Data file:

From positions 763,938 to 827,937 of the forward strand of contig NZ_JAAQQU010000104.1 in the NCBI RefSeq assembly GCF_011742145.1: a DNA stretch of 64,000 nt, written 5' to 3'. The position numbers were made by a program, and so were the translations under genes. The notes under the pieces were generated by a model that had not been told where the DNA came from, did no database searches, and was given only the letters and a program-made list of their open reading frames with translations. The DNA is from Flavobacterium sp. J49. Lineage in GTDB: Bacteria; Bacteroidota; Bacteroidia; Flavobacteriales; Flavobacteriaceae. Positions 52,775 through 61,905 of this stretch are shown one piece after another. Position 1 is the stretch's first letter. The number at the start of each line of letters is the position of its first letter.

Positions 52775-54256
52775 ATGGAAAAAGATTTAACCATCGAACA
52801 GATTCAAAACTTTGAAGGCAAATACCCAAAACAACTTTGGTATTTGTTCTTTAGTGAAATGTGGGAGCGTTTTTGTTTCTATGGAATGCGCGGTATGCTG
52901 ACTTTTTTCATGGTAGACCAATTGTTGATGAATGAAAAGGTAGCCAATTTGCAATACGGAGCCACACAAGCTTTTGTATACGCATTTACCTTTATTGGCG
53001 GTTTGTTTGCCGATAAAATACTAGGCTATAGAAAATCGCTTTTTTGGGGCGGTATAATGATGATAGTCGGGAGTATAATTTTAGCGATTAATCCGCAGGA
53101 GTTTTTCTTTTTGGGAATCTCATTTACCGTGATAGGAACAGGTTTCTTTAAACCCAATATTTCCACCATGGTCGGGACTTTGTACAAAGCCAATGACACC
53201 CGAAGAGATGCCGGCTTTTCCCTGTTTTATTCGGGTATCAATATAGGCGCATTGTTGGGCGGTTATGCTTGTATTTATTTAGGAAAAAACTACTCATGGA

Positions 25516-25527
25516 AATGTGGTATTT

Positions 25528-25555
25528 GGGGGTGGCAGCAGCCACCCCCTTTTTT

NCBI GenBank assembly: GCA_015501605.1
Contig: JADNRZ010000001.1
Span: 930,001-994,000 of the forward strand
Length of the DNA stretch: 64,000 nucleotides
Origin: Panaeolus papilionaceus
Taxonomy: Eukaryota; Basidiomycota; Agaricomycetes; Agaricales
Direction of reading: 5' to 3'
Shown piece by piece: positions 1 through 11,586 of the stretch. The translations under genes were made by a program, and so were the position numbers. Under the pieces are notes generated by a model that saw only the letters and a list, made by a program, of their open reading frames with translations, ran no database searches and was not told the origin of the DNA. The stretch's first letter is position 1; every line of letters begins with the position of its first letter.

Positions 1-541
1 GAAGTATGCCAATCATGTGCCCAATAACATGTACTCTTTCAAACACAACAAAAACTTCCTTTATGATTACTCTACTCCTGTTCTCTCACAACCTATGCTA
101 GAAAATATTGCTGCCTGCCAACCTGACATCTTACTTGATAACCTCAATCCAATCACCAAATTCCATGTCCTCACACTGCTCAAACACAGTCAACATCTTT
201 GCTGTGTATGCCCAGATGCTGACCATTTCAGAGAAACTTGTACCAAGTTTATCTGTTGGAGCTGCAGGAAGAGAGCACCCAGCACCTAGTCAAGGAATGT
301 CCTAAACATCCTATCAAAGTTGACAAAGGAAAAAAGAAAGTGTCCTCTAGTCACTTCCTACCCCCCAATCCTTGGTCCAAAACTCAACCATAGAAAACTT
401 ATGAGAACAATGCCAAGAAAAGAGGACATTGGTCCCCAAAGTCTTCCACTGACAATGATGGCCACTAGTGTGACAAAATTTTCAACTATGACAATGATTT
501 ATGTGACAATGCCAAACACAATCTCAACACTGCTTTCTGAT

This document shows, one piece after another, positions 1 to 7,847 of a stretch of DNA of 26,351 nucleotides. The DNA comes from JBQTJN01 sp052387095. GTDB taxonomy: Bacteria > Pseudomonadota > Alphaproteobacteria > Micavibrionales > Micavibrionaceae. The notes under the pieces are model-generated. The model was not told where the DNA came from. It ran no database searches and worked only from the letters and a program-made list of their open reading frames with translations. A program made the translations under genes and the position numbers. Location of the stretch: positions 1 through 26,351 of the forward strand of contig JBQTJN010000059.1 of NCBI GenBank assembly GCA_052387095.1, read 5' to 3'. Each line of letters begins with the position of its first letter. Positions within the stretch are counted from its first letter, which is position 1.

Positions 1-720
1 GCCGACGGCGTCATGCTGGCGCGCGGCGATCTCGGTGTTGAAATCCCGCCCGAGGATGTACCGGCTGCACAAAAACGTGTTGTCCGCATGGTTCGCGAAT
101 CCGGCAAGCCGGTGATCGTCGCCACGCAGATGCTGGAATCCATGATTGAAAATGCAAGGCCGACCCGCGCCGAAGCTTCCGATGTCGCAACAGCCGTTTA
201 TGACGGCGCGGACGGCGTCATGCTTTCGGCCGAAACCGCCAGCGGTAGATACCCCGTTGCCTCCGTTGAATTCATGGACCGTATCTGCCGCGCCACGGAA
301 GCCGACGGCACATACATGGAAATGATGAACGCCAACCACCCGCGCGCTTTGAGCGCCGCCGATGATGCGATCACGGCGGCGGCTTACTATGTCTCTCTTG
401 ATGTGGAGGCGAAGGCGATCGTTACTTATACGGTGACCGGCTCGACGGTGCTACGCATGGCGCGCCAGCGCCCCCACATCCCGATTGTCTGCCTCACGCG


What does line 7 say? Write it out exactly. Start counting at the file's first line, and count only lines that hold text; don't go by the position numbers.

53101 GTTTTTCTTTTTGGGAATCTCATTTACCGTGATAGGAACAGGTTTCTTTAAACCCAATATTTCCACCATGGTCGGGACTTTGTACAAAGCCAATGACACC